Did you know that tooth crowding in particular, as well as tooth gaps and twisted teeth, can be corrected with PlusDental invisible teeth aligners? This option not only compares favourably with fixed braces in financial terms, but teeth aligners are also much less conspicuous, more gentle in their corrective action, and you will begin to see results after just a few weeks. We already have more than 50,000 patients now happy to show off their beautiful smile. Wouldn't you like to do the same?

5. Open bite

An open bite is not where teeth are missing due to a tooth gap, as one might assume. This actually occurs when there is a horizontal gap between the upper and lower incisor teeth, even when the patient tries to clench their teeth. This condition severely impairs the ability to chew and bite. In addition, the tongue readily slides into this vacant gap, which is why patients often speak with a lisp. The constant flow of air dries out the oral cavity, which leads to incorrect breathing and respiratory infections as well as an increased risk of dental decay because not enough saliva is reaching the teeth.

6. Displaced teeth

The best-known kind of displaced or impacted teeth is ingrowing wisdom teeth. However, all incisors, molars, and canine teeth can also be affected by this type of misalignment. Such teeth are no longer functional because they are poorly positioned for chewing and biting. Left untreated, displaced teeth put pressure on adjacent teeth, which can cause them to shift, and nesting of teeth can also occur. In addition, the root of the affected tooth can become inflamed.

7. Crossbite

With a crossbite, your teeth don't come together properly and so literally bite beyond each other. This means the chewing surfaces of the teeth no longer meet as they should. The patient then has to make unnatural movements during eating, which leads to increased tooth wear and overloading of the jaw. This creates tension and pain.

8. Gaps and missing teeth

If teeth need to be extracted or you lose teeth due to an accident, there will be a gap. However, gaps also arise when the teeth are simply too small, and large distances develop between them. This can also be an inherited condition with certain teeth missing because of your genetic inheritance.

Your teeth are designed to support each other. So with your dental arch intact, the pressure created by chewing, for example, is evenly distributed. But if your dental arch is incomplete, your teeth can become loose. In addition, certain phonetic speech sounds are harder to form, which means others may notice the impairment.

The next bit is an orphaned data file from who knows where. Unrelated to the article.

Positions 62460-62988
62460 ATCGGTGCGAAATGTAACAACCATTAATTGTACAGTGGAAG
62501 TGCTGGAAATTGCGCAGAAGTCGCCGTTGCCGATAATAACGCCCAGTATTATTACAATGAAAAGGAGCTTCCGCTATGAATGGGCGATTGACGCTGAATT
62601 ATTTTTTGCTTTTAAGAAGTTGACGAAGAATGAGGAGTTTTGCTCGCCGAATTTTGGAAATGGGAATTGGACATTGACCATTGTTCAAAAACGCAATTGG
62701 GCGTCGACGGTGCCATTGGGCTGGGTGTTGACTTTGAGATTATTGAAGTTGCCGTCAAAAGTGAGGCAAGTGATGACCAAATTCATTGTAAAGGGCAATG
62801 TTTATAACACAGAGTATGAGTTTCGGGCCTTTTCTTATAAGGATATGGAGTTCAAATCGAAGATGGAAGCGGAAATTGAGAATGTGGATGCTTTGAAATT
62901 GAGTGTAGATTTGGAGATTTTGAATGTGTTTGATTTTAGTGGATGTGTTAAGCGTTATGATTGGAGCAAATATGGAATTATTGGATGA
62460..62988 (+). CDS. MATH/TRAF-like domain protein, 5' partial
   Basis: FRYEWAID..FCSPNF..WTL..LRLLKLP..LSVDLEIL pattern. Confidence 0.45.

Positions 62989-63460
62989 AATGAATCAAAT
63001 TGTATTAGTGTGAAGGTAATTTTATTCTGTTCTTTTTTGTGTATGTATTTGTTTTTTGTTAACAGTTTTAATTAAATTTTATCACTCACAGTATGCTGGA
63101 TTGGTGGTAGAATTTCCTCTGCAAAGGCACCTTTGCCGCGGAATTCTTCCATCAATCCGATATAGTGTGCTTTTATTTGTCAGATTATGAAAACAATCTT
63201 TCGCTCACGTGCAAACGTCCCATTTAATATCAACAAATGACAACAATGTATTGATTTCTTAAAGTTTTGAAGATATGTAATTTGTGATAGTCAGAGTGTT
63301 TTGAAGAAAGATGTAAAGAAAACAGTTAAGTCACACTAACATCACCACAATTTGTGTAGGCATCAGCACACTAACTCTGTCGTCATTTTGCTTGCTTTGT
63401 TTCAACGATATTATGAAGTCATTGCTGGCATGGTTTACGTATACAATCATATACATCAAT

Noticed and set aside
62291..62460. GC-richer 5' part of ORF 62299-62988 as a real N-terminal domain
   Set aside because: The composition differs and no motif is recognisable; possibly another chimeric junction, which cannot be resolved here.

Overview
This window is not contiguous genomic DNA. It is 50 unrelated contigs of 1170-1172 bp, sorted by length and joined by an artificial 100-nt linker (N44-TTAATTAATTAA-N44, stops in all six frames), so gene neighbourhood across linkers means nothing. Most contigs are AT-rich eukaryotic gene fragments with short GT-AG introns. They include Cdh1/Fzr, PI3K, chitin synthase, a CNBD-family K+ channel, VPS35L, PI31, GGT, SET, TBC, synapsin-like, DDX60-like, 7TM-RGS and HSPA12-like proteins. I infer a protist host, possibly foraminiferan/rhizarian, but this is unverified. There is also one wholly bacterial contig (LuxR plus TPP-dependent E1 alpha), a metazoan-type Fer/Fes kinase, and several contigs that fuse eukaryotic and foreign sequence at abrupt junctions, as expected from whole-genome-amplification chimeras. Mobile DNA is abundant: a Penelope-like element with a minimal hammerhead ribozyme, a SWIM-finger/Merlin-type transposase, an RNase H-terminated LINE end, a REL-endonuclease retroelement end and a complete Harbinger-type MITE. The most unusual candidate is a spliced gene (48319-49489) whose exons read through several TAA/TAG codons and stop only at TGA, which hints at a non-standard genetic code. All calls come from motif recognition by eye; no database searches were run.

9. Medial diastema

The diastema mediale (midline diastema) is a special form of tooth gap which presents as an extended distance between your two central incisor teeth. This misalignment has caught public attention primarily because of well-known actors and singers such as Vannessa Paradis and Madonna. In fact, because of its associations, this gap has acquired an iconic status, which is why many patients choose not to have this kind of diastema closed.

10. Too many teeth

A so-called hyperdontia is much rarer than missing teeth because too many teeth is, again, the result of genetics. Tooth crowding usually occurs hand in hand with an excess number of teeth, subsequently leading to crooked teeth and the nesting of teeth.

Discreet tooth correction with invisible teeth aligners

The golden rule with any kind of tooth correction is that it is never too late. Orthodontic treatment to straighten teeth is also available to adults. And thanks to the latest medical technology, fixed braces are not the only option. PlusDental's invisible teeth aligners often prove a promising alternative, very much on a par with fixed braces. Of course, there are also more extreme cases where teeth have to be surgically straightened, which then means a visit to an oral surgeon is unavoidable.

Visibly straight teeth thanks to invisible PlusDental teeth aligners

Whether its to address crowded teeth or close a tooth gap, many misaligned teeth can be corrected with PlusDental's invisible teeth aligners. During a free consultation, our experienced dentists will create an intraoral 3D dental scan. We then create a personal treatment plan for you in our Berlin dental laboratory, which we will send you via e-mail. This shows how our removable teeth aligners will move your teeth and what the results will look like after your treatment.

Tooth correction with transparent teeth aligners is a gentle, safe, and inexpensive process. And whether you have crooked teeth, crowded teeth, or tooth gaps – mild to moderate cases can be corrected in four to ten months.

Adults should think carefully about the type of tooth correction they choose because these costs are often not covered by health insurance. In comparison to fixed braces, invisible teeth aligners are a more cost-effective treatment and in no way inferior to other forms of treatment in terms of efficiency, safety, and medical standards.